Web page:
Smelling Fragrance Lake

February 3, 2018

We slept in a bit and then drug our feet. One cup of coffee turned into two. The gas fireplace rumbled on; my robe begged to stay wrapped around me, warm and sheltered from the showers outside. Chris searched…and searched…for sun.

“There’s a slight chance it’s in Bellingham or Whidbey, but it’s not looking very promising. What do you want to do?” 

Truly, I wanted to read my book over coffee, and then over soup, wearing fluffy socks, under a blanket, silently soothed by the rain’s familiar rooftop cadence. 

“I don’t know. We could go, maybe? A hike would feel good, I guess. What do you think?”

“Not sure.”

He shared my sentiment. Time passed. The kids played. The rain poured. Our old dog snored.

“OK. Let’s go. Fragrance Lake.”

“Sounds enticing.”

Ten minutes, four water bottles, and a snack bag later, we rolled out and headed north toward Larrabee State Park. An hour later, we arrived just a few hours before dark, and saw the sun just beyond our grasp across the bay in Anacortes. Whoops! The day waning, we filed out and approached the heavily forested trailhead. The kids sprinted, free in nature, free from walls and screens and plastic. Warmed and protected by the tree cover, they removed their coats, hats and gloves, jumped over logs, ran along streams, met several friendly off-leash dogs and explored, hugging a cedar tree along the way.

The old-growth forest opened up to expose several boulders encased in a creeping network of hardened, shiny roots, trees still remarkably intact and wise with resiliency. The hike continued upward for over a mile, with a steady and notable incline before reaching a short 0.2 mile path to a striking viewpoint of the San Juan Islands. Heavy mist hung over Samish Bay, and the kids watched a ship and a speedboat forge ahead, ostensibly on a collision course. The larger ship sounded its horn in the distance.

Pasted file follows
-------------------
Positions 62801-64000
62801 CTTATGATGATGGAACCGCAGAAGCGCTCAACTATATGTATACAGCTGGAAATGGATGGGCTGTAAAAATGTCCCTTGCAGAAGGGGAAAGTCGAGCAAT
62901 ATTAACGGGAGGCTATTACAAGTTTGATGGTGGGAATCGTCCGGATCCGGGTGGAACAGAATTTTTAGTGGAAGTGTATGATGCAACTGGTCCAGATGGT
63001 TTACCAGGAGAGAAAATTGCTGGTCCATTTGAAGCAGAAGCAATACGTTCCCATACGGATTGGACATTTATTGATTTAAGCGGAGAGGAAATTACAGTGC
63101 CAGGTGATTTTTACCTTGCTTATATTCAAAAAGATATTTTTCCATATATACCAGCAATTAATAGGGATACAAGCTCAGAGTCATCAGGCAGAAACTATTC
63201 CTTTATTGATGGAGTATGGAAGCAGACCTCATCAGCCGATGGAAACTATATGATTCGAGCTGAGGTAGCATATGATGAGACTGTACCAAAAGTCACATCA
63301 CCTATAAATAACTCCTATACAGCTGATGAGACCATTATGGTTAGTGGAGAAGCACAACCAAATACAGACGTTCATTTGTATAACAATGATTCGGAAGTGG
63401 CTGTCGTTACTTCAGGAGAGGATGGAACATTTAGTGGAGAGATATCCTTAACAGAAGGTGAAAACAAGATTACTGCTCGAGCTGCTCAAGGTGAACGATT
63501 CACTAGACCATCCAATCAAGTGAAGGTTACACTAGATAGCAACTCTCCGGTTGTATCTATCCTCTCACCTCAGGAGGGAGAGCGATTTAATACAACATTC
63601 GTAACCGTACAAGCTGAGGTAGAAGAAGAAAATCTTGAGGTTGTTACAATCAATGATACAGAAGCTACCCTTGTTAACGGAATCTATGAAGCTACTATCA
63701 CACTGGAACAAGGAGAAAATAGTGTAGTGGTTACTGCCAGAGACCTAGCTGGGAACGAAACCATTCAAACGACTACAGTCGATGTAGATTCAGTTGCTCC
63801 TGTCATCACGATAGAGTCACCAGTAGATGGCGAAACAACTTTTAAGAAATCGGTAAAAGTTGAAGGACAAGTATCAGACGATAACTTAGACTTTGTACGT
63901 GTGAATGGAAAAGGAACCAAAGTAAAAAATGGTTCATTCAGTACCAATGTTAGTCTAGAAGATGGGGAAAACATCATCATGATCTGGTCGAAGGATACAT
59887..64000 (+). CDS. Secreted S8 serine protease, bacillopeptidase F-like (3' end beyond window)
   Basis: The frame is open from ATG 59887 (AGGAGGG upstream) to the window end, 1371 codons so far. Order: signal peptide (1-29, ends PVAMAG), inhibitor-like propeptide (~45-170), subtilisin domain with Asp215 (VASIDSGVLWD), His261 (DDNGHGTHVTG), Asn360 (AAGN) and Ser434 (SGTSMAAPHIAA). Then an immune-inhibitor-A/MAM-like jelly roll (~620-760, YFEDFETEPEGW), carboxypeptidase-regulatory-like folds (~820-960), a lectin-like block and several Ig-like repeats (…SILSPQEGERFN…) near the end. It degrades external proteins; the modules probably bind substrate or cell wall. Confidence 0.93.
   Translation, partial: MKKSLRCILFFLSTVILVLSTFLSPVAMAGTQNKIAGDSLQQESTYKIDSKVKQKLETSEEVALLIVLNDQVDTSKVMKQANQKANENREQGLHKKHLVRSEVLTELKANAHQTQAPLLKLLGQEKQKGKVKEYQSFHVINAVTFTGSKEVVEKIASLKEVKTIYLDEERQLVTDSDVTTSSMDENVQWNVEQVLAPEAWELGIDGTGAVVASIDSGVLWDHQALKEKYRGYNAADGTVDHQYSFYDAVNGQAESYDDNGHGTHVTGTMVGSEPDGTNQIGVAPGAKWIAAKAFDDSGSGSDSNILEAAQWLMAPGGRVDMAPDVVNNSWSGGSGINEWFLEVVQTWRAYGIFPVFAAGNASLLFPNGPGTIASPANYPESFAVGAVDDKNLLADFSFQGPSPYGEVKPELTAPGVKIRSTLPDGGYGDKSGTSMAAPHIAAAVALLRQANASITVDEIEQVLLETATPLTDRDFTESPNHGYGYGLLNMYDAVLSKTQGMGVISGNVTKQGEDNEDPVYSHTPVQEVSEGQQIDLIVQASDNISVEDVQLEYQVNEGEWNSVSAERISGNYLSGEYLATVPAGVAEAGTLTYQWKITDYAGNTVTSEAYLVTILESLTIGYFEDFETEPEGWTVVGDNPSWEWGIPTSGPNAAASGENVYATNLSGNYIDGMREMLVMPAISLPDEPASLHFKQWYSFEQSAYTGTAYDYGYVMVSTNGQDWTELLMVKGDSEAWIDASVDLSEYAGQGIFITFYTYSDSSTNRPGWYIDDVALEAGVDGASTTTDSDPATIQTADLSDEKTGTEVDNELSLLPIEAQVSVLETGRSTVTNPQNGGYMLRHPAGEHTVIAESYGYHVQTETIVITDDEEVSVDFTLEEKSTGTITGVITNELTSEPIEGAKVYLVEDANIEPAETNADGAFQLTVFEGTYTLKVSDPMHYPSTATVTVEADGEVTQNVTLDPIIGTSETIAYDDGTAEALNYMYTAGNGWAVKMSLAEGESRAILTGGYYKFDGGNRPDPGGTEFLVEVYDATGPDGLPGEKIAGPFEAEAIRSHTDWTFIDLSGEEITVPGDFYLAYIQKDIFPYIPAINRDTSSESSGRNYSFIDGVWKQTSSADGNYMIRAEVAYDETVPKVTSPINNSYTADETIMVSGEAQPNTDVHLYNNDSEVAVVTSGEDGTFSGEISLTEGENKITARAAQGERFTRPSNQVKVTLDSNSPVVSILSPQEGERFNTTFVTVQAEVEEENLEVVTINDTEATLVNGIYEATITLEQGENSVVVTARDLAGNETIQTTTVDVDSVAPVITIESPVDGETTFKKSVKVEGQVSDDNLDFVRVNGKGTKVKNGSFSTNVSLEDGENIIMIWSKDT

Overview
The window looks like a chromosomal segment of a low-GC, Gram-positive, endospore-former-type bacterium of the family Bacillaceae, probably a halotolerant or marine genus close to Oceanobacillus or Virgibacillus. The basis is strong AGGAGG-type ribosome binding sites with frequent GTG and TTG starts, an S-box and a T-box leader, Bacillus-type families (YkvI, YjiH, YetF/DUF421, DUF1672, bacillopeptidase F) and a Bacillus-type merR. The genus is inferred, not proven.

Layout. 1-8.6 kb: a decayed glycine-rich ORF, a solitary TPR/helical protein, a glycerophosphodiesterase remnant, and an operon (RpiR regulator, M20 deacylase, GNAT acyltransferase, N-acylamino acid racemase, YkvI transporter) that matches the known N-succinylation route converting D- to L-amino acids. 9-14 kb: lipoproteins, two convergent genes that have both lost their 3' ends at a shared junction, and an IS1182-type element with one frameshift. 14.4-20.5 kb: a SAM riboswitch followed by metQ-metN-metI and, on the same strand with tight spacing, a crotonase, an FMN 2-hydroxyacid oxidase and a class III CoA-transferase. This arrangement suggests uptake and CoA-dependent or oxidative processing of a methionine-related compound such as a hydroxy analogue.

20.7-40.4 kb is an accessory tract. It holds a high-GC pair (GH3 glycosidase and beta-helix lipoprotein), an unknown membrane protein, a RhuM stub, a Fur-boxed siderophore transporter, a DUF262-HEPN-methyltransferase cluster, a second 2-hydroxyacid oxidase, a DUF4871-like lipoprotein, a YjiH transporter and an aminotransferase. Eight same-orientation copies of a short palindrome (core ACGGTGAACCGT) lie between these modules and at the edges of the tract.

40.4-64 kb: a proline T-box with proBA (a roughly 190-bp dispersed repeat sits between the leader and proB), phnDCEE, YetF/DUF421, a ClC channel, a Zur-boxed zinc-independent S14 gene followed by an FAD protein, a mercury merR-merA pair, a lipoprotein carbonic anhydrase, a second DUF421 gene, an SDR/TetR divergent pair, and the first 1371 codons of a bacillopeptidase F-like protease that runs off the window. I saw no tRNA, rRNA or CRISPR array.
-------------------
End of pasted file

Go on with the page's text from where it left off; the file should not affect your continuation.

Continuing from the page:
The rain blew in, and we retraced our steps back to the main trail. Reprieved slightly by the brief decline, we faced another two miles of ascending switchbacks that would leave the average adult breathless. Our tiny three-year-old did it by herself, in a dress and pigtails, boots sopping from the puddles she enjoyed along the way. The other kids trudged along, sure the lake would appear just past the next turn. Uphill in the rain, they decided, was a bit of a chore. We neared the top and the tree cover lightened, our hair darkening with every drop.

I knew we were getting close; I’d been smelling the lake for miles. Admittedly, the name “Fragrance Lake” intrigued me, and I likely brainwashed myself into thinking every scent brought something new; something worthy of a namesake. Knowing in fact, that every hike is a familiar collection of smells, just blended and balanced differently. This one was less mushroomy and more coniferous; freshly pine and sweetly muddy with mulchy cedar squishing beneath our feet.

“My wife can smell it. She can smell it.” Chris announced with a face.

We reached the lake and breathed it in. Rain skipped heavily off its surface before sinking; we ate a snack and listened to the infinite drops converge into one water body. And then we descended. This time, Alex asked to be held, just for a minute, and promptly fell asleep. Chris carried her most of the way, down the switchbacks, over mud and roots, with brief reliefs by me and one by our 12-year-old, Jonah.

Finally, we arrived at the van, dusk approaching, super-soaked and quite hungry after the six-mile adventure. Alex woke right up and announced, “That was SO FUN!” not knowing how exactly she ended up in her car seat.

Her summary?

We searched for sun and found the fun.

When was the last time you went on a rainy hike? Or had fun in the rain? Do tell! We’d love to hear from you.

~Angela and Chris


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